Mjke Wood is an award winning SF/Fantasy writer and non-award winning saxophone player. He blogs at Travelling in a Box and his personal site – mjkewood.com – lists his collections of stories, these are his good things.
Good things to read.
I wanted to pick from a range of book types, so I decided to choose one genre, one literary and one non-fiction.
Flowers for Algernon by Daniel Keyes is an easy choice in the genre category. This has long been one of my favourites. This is a book with such an emotional punch it will bring the most hard-hearted soul to tears. It is always my number one recommendation for anyone seeking a route into Science Fiction.
The Van by Roddy Doyle sneaks into top spot for non-genre fiction. The language is a kind of raw, but it could be no other way because it is an honest, down to earth story about simple characters whose take on life is to muddle through. It is a tale with no life or death outcomes at stake. It is warm and funny and after reading it you will require no further prompting to seek out the other two books in Roddy Doyle’s Barrytown trilogy.
For non-fiction I have gone with Notes from a Small Island by Bill Bryson. It is a travel memoir by an American living in Britain. I have been banned from reading this book in bed, because my wife complains that when I start laughing the whole bed starts to shake and it keeps her awake. Similarly I avoid reading it in public places because there are some laughs you can never keep bottled up.
Good things to watch.
Similar to reading I have selected one each from a range of visual entertainments.
My top TV choice is The West Wing. I don’t watch a lot of TV, and never watch it live. But I have the full DVD box set of the West Wing and every now and again I start at episode one and become hooked, all over again, for several months. The good thing about watching TV on DVD is the absence of adverts. Apart from the multi-layered, intelligent stories the series offers, I am held forever in awe by the dialogue writing skills of Aaron Sorkin.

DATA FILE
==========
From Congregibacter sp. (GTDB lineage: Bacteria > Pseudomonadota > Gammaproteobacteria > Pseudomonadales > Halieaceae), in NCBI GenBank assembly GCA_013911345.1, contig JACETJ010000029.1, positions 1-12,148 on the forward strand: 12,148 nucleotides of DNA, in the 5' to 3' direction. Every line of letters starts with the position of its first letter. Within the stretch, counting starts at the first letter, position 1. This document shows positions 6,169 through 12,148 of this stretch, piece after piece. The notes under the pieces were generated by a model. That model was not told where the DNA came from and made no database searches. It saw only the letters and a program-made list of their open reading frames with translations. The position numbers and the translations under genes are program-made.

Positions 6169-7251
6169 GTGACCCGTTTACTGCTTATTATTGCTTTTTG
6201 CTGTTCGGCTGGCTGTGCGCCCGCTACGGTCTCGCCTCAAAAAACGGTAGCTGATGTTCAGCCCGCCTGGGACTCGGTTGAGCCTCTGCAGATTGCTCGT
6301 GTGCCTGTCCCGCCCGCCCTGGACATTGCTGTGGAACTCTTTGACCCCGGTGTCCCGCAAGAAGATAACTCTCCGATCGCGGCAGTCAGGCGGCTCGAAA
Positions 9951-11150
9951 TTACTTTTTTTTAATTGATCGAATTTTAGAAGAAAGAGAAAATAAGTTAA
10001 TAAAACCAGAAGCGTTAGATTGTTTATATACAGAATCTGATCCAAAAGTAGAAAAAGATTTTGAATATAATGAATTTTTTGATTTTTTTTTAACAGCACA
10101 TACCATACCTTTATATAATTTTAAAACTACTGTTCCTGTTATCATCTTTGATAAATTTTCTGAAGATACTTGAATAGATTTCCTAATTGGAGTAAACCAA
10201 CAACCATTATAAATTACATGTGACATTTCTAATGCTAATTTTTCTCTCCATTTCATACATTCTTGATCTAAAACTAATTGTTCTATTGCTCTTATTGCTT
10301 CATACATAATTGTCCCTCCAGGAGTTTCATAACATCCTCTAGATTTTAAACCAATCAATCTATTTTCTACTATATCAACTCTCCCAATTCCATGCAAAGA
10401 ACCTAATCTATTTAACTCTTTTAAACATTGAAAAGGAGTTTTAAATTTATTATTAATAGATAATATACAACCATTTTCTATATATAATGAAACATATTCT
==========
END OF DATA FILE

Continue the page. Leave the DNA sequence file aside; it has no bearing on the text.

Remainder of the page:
And so to the cinema. For this I decided to pick the film I have watched again and again, and it is not SciFi or fantasy, or action thriller, because although I enjoy such films I generally only watch them once. No, my choice of film is a romantic comedy called. Only You. It stars Robert Downey Jr. and Marisa Tomei and is the unlikely story of a woman who jets off to Italy in search of her soul mate, just days before her wedding. It is funny and moving and is set in Rome and Venice (two of my favourite cities) and it has wonderful music and scenery and Ferrari’s and… (sigh) I need to watch it again.
Sweeny Todd, the musical by Sondheim, is my third choice. I had to include live theatre and I had to include music. This ticks both boxes. It is unconventional in both story and musical style. It is funny and horrific all in one. My preference is the live show over the movie. Musicals need live performers and a full orchestra. They don’t work any other way. If we’re looking for something more generic here, just take in some live theatre. Any live theatre. You will rarely be disappointed.
Good things to use.
I have a caravan. (It might be called a trailer in the US) I hook it up to the car every weekend and head out into the wilds. Each weekend I have a different view out of the window. I write. I walk. I think. I breathe. My wife is an artist and she gets the inspiration she needs from nature to paint. So, number one good thing to use: a caravan. Can’t afford a caravan? Try a tent (but take thicker socks and a hat).
Play a musical instrument. I have a saxophone. Any musical instrument is good for a writer. Playing music uses different parts of the brain for motor skills and stretches the creative parts of the brain in ways in which they are not used to being stretched. There’s also a good fit with writing in that appreciation of musical performance is instant, as against that of writing which is deferred over months or years. On the other hand, a piece of writing endures, while an improvised jazz solo is fleeting and gone forever at the moment of conception.
I use a Moleskine notebook. This might sound a little retro. I know many writers, these days, prefer to use tech such as iPads and smart phones for their note-taking. Yes, I use these too, but they don’t really do it for me. They don’t offer the same tactile experience as putting an idea straight down on paper. And sometimes I lose electronic files, or the batteries expire just when I need them. No such problems with a notebook. I never venture outside the house without one. I have a desk drawer full of old Moleskines, and whenever I need an idea for something to write, my notebooks are the first place I look.
Mjke also writes on Twitter, connect with him @MjkeW.